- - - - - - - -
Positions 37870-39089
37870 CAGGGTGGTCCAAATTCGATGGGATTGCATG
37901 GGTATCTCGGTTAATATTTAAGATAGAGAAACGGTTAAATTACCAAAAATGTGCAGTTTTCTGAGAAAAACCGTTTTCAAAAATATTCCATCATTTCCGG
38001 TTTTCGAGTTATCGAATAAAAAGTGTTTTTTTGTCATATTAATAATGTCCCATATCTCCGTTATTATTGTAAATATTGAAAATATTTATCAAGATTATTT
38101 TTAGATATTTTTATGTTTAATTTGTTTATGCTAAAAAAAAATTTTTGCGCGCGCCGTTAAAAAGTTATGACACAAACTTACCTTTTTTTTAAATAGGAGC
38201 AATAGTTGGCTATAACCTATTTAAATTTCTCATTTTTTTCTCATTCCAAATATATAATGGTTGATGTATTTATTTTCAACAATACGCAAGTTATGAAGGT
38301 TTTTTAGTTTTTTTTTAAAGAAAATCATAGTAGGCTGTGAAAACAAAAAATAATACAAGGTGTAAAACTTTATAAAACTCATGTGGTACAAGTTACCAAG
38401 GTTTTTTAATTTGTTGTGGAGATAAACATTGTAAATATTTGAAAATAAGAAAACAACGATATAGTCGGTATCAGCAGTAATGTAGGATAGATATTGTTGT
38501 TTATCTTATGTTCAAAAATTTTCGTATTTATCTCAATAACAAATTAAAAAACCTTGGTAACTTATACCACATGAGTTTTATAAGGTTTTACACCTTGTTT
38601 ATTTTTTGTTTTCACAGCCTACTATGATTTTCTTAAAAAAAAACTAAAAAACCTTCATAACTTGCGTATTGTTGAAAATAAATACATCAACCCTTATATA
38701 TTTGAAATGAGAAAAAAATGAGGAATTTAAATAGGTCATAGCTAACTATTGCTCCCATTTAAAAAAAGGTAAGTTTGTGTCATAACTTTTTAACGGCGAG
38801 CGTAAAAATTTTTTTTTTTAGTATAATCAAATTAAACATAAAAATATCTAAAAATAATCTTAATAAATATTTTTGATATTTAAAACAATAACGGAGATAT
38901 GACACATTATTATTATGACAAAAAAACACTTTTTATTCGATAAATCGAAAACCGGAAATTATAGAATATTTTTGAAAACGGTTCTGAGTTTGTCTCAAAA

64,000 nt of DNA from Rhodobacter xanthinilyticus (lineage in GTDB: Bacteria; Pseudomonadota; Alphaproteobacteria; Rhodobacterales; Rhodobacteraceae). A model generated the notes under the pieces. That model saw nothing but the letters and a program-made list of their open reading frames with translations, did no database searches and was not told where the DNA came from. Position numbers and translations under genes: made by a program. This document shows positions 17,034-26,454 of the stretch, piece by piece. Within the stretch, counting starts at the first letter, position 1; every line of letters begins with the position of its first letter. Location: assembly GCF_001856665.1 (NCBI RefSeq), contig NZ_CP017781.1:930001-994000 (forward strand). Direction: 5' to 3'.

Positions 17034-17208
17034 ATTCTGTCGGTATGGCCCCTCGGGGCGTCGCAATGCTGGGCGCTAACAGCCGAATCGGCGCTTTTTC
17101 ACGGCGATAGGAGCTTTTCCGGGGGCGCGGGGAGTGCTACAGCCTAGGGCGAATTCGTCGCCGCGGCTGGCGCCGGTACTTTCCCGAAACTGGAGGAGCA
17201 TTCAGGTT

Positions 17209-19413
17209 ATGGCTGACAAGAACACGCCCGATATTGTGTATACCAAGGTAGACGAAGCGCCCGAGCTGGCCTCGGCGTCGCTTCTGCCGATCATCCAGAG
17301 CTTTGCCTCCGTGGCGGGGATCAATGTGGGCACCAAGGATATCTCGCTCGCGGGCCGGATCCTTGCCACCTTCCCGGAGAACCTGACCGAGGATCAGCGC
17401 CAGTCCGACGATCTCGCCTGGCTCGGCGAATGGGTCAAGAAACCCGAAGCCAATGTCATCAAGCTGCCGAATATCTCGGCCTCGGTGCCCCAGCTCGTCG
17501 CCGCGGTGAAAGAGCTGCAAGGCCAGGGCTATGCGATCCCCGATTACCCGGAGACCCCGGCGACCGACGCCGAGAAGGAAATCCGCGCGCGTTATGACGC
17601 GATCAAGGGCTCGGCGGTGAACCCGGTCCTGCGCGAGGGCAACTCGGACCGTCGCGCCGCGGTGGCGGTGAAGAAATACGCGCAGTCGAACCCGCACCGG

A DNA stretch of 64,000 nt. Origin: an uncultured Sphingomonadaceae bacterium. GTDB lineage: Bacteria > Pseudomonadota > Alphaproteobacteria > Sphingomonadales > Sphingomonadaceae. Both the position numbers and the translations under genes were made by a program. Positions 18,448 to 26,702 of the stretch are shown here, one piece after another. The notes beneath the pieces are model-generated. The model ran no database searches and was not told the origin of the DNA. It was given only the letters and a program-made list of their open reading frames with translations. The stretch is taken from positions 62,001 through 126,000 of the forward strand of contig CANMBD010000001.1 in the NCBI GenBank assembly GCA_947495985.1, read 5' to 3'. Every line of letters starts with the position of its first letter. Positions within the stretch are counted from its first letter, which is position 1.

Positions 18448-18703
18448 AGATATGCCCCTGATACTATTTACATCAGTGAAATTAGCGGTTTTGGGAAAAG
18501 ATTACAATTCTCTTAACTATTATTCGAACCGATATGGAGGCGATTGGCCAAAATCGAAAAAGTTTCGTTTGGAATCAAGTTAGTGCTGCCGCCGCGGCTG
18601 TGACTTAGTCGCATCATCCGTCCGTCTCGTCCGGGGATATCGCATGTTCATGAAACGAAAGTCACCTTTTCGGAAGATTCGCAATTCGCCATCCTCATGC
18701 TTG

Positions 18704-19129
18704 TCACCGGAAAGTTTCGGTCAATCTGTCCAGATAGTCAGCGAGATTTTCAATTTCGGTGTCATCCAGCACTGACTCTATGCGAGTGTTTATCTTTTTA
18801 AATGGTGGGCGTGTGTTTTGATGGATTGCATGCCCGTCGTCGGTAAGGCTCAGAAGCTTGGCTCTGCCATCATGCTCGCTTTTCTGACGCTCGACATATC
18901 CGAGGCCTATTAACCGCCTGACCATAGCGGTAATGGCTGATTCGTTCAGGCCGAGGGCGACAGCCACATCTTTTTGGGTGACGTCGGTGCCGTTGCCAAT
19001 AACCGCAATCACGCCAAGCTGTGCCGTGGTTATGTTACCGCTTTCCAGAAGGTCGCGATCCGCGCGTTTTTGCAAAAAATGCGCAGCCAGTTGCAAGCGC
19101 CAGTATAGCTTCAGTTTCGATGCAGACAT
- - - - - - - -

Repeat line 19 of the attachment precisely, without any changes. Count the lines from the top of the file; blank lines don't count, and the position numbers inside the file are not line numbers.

Positions 17209-19413